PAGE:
There’s a bit of a push on at the moment to stock some trout streams that normally rely on natural recruitment. But is stocking these wild trout streams the best management option?
A Bit of History
Started by multiple lightning strikes on 8 January 2003, the Alpine Fires burned millions of hectares of the mainland’s best wild trout country before they were finally contained nearly 2 months later. It was no surprise when 12 months on, a respected senior journalist, writing in a major newspaper, declared ‘the reality is, trout fishing in Victoria is in steady decline.’ The article laid much of the blame for this decline on a Fisheries’ reluctance to stock streams. Probably in the interests of balance, I was named as a ‘noted’ angler who believed stocking wouldn’t have improved the state the streams were in.
I count the journalist in question as a friend, and I didn’t begrudge him putting it out there that I held this unpopular view. He was quoting me more-or-less correctly (there are some streams that definitely need stocking, but most don’t.) I could understand the fear many anglers held that the trout could never recover on their own from the 2003 cataclysm. After all, on my bookshelf I had a bottle of water that I took from the Indi River following one of the post-fire ash runoff events. The water was so black you couldn’t see through the bottle to the other side. How could anything, let alone a trout, recover from that?
In my gut I doubted, but intellectually I knew the wild trout would recover from the fires all on their own. I’d seen the same miracle happen, albeit on a smaller scale, many times before. So it proved. By the time that newspaper article appeared I was already enjoying good fishing on several fire affected streams. Here are some abbreviated diary entries from that time:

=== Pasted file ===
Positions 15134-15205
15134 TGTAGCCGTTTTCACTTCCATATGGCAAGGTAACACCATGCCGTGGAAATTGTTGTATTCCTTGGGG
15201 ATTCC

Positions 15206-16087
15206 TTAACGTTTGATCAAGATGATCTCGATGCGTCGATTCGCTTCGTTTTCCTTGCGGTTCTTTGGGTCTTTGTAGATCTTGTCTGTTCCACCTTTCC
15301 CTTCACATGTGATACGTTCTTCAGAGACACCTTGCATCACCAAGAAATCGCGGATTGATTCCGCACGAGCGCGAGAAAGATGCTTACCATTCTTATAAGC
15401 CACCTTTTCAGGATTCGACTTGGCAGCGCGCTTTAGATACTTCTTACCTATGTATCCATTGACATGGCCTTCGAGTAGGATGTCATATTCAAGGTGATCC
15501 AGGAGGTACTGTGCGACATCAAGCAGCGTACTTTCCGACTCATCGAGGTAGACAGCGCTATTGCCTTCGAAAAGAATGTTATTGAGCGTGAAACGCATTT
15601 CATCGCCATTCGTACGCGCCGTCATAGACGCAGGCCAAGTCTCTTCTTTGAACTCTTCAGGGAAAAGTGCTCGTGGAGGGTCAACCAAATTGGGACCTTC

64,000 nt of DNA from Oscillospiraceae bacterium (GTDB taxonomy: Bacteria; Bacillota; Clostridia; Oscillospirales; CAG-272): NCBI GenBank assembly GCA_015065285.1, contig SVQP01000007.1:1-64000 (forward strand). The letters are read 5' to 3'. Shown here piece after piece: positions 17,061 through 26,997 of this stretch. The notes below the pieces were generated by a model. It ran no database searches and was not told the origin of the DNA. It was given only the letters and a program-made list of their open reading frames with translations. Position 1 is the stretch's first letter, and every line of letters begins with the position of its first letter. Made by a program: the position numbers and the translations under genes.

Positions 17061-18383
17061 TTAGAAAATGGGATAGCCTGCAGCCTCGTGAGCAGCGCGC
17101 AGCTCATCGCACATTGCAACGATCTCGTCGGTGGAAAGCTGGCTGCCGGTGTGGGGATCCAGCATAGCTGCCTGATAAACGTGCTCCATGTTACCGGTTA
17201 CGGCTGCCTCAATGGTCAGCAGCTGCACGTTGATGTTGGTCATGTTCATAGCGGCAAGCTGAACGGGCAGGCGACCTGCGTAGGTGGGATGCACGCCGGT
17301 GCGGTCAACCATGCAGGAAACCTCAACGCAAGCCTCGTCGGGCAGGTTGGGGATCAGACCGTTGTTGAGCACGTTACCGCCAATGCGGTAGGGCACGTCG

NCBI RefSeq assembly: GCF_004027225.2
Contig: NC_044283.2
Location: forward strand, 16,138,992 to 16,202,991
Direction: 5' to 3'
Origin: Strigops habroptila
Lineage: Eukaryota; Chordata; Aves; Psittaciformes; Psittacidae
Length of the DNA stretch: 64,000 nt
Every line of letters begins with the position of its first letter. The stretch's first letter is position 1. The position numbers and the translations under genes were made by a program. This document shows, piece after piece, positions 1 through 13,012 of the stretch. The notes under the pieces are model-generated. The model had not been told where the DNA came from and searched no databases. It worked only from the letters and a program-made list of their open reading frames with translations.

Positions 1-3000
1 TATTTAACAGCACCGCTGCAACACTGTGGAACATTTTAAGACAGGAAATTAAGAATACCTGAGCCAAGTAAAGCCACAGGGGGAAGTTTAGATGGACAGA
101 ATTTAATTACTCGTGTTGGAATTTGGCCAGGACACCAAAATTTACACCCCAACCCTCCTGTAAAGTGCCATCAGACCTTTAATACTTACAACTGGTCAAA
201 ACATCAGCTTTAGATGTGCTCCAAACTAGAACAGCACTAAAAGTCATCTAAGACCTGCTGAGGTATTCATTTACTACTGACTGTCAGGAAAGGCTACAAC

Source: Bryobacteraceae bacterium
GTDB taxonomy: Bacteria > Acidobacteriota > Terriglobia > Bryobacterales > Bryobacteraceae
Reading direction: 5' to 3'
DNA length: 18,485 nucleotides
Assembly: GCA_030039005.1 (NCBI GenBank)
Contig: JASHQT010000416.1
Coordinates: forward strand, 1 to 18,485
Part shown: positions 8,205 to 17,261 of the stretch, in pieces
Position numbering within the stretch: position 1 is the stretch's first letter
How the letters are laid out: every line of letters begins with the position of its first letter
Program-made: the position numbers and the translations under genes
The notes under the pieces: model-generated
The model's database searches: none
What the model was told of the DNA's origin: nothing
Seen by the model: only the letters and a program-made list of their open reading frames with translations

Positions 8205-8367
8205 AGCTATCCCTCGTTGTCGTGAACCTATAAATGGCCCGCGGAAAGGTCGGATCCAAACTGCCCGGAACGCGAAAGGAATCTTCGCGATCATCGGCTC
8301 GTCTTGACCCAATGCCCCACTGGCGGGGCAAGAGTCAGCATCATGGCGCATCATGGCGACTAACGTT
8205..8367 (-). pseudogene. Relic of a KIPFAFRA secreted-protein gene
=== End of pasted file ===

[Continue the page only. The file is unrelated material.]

10/2/04 Mitta Mitta (Big) River – Glen Valley.
Cloudy, few spots of rain. Air temp. 26 C, water temp 16.5 C. Fished with NSW Fisheries’ Al McBurnie 11 am – 6.30 pm. Self: 12 browns between ¾ – 1½ lb. (Al’s catch not recorded)
11/2/04 Rocky Valley Branch of East Kiewa River
Cloudy, few spots of rain. Air temp. 25 C, water temp 16.5 C. Quick fish with Jane 2 -2.30 pm. Self: 3 rainbows ¾ – 1 lb.
15/3/04 Nariel Creek – Nankervis Bridge.
Sunny. Air temp. 28 C, water temp 18 C.
Fished on my own 12 – 2 pm; 12 browns & rainbows, ½ – 1¼ lb.
15/3/04 Indi River – Biggara.
Sunny. Air temp. 25 C, water temp 19 C. Fished on my own 2.30 – 4 pm; 10 browns & rainbows, ½ – ¾ lb.
None of these streams had been stocked since the fires; the remarkable recovery occurred purely through natural recruitment. Fisheries did stock 1,300 fin-clipped brown trout into the mudslide-devastated Buckland River in late 2004. Yet my friends and I failed to find any of these fin-clipped Buckland browns, despite catching plenty of wild trout in this river through 2005/2006.
Numerous scientific studies here and abroad have proved that, in given a river system with a history of successful natural recruitment, a few surviving trout somewhere in that system are enough to quickly replenish the stocks. Once trout habitat recovers (and no trout – stocked or otherwise – can survive without food, cover and clean water) the offspring of the survivors rapidly recolonise. As one fisheries scientist simply puts it, “Trout don’t like a vacuum.”
Evidence that questions the value of stocking wild trout fisheries has been around for a while. Dr Aubrey Nicholls’ research during the mid-1950s on Tasmania’s St Patricks and North Esk rivers demonstrated that the stocking of tens of thousands of trout made no significant contribution to natural stocks; a point confirmed by further IFC research on the same waters 30 years later.
Meanwhile, research in Montana during the1960s was suggesting that stocking wild fisheries wasn’t merely a waste of money; it was harmful. In his book ‘The Living River’ (Winchester Press, 1979) Charles E Brookes recounts how a comprehensive study of the famous Madison River found that when stocking hatchery ‘catchables’ (15 cm plus; about the same size as Snobs Ck yearlings) ceased on one section of the Madison in 1968, by 1969 the number of wild trout of this size had quadrupled. More disturbingly, when hatchery catchables were stocked into another section of river that hadn’t been stocked for years, the overall population of trout of this size actually halved.